Blizzard conditions idled these school buses in the Valley Transit...

Blizzard conditions idled these school buses in the Valley Transit yard in Freeport. (Jan. 8, 1996) Credit: David L. Pokress

This story was originally published in Newsday on March 5, 2001

Meteorologists on television aren't known for being subtle, but even the Weather Channel's Paul Kocin was being facetious when he said the current weather system "could be the storm of the century."

With the century barely 2 months old, he admitted he wasn't really going out on a limb. "But until something better comes along," he said, "this one qualifies."

Still, Kocin said that since the system stalled further north of earlier predictions, it won't rank as one of the more severe nor'easters to ever hit Long Island. Here are some of the more worthy storms that vied for the hyperbolic "storm of the century" title in the 20th century:

January 1996-Twenty inches of snow falling over two days crippled New York City, Long Island, and much of the Northeast, causing the state to declare a state of emergency and call out the National Guard to help municipalities dig out. Long Island neighborhoods turned into ghost towns, and schools in New York City were shut for the first time since 1978. At least 23 deaths were attributed to the storm across the region.

February 1978-This 39-hour blizzard was Long Island's worst on record since Brookhaven National Lab in Yaphank began keeping records in 1947, said lab head Victor Cassella. Monitors there recorded 23 inches of snow, and 26 inches were reported elsewhere on Long Island.

February 1969-Dubbed the "Lindsay Blizzard," this storm deposited more than 20 inches of snow on Long Island and 15 inches on New York City. New York Mayor John Lindsay was assailed afterward by Queens residents for leaving their streets unplowed.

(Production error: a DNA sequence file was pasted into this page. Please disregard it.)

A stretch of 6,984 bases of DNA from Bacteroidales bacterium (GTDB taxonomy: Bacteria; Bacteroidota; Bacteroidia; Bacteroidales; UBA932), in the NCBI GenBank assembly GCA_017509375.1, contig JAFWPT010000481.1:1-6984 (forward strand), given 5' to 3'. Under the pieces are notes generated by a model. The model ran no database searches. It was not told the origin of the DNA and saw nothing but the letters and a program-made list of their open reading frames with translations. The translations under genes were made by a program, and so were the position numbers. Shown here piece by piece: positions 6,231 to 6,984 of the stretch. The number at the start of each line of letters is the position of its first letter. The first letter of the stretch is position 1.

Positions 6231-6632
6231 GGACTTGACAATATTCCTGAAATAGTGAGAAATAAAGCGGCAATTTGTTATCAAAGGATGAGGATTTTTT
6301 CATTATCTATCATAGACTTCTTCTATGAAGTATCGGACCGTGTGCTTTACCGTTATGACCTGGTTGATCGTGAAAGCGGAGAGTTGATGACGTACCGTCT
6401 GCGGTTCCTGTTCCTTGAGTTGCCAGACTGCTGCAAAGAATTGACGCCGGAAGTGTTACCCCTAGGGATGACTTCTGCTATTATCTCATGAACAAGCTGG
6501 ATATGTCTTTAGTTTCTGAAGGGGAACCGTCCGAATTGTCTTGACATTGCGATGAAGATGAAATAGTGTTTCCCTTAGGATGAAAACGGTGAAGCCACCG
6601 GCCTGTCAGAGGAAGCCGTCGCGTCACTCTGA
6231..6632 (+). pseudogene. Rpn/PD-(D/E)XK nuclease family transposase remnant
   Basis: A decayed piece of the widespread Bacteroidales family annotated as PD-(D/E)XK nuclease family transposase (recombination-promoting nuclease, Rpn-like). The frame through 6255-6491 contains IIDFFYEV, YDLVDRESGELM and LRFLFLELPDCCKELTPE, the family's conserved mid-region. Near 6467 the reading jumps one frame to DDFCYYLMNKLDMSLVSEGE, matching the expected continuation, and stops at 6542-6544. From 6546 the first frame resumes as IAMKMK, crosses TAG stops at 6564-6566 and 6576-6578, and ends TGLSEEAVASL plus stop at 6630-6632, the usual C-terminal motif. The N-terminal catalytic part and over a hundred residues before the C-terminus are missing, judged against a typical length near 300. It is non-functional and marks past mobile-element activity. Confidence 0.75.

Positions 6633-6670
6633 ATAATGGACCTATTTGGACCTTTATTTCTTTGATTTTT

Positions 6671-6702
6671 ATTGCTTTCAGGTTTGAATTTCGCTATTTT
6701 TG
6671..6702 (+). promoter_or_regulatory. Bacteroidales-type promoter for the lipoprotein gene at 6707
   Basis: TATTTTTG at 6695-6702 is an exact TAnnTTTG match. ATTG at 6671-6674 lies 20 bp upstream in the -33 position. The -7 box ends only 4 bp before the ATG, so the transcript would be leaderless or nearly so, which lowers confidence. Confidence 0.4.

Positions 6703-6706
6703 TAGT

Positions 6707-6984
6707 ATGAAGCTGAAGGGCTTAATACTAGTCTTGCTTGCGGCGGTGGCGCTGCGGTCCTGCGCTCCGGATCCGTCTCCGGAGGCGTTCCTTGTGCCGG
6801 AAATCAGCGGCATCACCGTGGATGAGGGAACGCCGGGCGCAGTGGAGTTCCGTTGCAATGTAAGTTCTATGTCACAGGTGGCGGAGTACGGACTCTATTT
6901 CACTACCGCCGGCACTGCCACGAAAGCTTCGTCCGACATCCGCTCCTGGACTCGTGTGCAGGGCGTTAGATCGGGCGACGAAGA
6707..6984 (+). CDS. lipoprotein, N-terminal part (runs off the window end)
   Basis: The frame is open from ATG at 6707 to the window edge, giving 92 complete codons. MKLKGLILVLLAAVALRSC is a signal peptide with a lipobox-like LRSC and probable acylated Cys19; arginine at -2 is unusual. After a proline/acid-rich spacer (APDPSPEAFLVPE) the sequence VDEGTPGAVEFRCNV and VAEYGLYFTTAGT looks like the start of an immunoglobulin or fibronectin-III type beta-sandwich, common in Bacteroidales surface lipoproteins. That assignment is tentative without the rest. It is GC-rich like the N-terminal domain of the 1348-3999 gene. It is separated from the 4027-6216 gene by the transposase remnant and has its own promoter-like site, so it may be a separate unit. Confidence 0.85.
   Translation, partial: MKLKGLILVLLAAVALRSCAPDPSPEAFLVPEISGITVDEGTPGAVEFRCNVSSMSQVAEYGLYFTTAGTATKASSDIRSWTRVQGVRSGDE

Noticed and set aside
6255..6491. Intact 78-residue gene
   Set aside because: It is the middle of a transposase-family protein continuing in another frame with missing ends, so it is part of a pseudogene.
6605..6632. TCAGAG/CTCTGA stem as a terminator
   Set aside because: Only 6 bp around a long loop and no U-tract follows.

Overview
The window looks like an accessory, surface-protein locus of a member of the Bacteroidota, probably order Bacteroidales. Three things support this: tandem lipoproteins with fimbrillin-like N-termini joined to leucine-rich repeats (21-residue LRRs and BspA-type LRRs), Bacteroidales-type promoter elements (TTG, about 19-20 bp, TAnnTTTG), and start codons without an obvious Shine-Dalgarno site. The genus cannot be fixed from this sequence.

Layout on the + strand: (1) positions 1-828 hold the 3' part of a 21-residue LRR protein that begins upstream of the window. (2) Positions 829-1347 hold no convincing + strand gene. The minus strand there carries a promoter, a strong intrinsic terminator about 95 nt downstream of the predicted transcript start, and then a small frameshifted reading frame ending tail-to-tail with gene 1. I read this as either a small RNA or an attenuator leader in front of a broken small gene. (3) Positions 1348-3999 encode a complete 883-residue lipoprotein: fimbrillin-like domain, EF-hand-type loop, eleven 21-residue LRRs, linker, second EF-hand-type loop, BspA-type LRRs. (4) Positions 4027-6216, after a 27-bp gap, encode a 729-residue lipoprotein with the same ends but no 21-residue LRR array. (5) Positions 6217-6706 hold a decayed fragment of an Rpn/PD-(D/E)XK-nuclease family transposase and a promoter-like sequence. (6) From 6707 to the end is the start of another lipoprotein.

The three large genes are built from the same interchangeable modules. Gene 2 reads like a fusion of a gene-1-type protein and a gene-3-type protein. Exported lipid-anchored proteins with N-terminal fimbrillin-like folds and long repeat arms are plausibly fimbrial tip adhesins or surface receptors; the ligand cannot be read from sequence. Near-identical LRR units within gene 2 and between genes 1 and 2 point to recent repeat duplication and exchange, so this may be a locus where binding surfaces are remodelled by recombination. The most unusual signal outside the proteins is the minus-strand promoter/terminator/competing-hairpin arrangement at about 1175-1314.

December 1960-Ten people died across the metropolitan area when 35-mph winds swept in with 17 inches of snow and 2-degree temperatures.

December 1947-Over 24 hours, 26 inches of snow landed on New York City, Nassau County and western Suffolk County. Schools and government agencies were shut down for days, and road crews worked for weeks to remove abandoned cars. The Long Island Rail Road broke down, leaving some passengers on trains for 18 hours and triggering a near-riot of stranded commuters in Penn Station. The storm still stands as the largest single accumulation of snow in Central Park.

But the worst storm on record that ever hit Long Island, said the Weather Channel's Kocin, wasn't in the last century. In March 1888 Long Island was buried under 3 feet of snow over two days, as temperatures hovered near zero. The storm was responsible for 400 deaths across the metropolitan area.